John L. Roberts - Elder Law, Estate Planning, Probate and Disability Law
    Longmeadow, Massachusetts

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  • Estate tax/capital gains 2010: If I inherit a house in 2010, will I have to pay capital gains tax when it is sold?

    House is in a life estate Remainderman is deceased and estate probated and taxes paid on vested ownership House will go to Remainderman beneficiaries upon death of life tenant and avoid probate.

    John’s Answer

    Whether you get a step up in basis depends on some additional facts not mentioned in your question, and how your tax accountant interprets the current confusion over the federal estate tax laws.

    Did the deceased remainderman live in the house? Under the new tax laws that took effect January 1, 2010, an the administrator of an estate will also be able to use the Principal Residence Exclusion, to shelter any gain on the sale of a decedent's home. This will open up new opportunities for planning, and more flexibility for planning transactions with real estate brokers and real estate professionals. An amendment to §121(d) extends the principal residence exclusion to a home sold by:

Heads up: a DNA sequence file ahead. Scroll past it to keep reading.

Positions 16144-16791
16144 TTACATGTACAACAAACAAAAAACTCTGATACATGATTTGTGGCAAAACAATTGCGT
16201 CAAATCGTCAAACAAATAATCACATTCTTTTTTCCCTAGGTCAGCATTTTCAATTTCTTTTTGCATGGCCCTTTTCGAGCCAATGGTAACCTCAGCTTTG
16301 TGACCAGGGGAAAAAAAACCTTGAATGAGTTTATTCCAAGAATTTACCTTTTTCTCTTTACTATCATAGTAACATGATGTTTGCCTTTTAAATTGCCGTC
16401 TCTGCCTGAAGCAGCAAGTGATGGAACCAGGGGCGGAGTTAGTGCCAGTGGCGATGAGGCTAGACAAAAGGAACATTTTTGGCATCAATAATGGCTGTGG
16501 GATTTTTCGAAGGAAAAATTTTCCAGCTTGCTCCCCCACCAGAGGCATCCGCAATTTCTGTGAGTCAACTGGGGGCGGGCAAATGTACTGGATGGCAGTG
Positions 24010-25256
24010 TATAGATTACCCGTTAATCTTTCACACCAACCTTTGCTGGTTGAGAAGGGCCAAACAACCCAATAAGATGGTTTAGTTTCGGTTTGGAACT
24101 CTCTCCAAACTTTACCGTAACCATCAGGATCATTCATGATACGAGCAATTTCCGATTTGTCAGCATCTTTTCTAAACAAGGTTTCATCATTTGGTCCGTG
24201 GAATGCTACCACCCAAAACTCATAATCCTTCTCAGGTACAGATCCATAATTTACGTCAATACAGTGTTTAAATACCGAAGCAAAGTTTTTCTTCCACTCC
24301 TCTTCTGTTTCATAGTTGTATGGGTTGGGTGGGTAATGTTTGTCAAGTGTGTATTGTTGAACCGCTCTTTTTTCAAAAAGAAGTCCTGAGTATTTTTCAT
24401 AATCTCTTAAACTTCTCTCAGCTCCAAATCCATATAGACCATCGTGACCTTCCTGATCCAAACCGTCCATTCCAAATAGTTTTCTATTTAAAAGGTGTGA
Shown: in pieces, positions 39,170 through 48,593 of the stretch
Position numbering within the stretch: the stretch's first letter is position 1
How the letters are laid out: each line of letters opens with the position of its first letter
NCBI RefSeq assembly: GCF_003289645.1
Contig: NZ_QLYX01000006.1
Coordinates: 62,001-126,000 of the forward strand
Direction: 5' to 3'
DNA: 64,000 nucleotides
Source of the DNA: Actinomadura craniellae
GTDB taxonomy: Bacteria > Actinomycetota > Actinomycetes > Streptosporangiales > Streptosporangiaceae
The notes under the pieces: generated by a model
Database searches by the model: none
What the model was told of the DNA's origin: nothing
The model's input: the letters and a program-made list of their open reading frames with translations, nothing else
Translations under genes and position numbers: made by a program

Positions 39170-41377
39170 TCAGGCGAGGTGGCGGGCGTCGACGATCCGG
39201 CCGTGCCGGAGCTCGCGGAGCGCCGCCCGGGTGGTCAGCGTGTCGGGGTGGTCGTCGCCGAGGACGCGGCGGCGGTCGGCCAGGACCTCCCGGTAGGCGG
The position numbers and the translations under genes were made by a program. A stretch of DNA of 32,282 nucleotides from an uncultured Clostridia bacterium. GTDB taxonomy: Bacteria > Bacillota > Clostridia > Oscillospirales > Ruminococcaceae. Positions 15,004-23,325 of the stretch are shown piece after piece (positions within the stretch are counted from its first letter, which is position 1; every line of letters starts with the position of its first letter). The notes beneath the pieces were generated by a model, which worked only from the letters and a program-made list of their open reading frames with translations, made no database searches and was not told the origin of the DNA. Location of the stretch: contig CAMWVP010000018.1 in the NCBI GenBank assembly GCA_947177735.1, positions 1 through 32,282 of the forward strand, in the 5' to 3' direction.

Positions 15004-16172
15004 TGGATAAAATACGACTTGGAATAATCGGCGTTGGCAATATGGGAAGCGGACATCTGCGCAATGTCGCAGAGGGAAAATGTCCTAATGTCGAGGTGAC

(A) the estate of a decedent
    (B) any individual who acquired such property from the decedent (within the meaning of section 1022), and
    (C) a trust which, immediately before the death of the decedent, was a qualified revocable trust. The exclusion will be "determined by taking into account the ownership and use by the decedent."

    As for whether the life estate passes a step up in basis to the remainder owners: the conventional wisdom this year has assumed that there would no longer be a step up in basis for a remainder owner, because the section of the Internal Revenue Code that provided the basis step up has been repealed.

    However, a prominent Massachusetts estate planning attorney has made a convincing argument that a new section of the code DOES include basis step up for life estates, since the lifetime owner has exclusive possession of the entire property, and the remainder persons do not have a possessory interest in the premises until the lifetime owners die. You can find a link to his blog, and read about the differing interpretations at: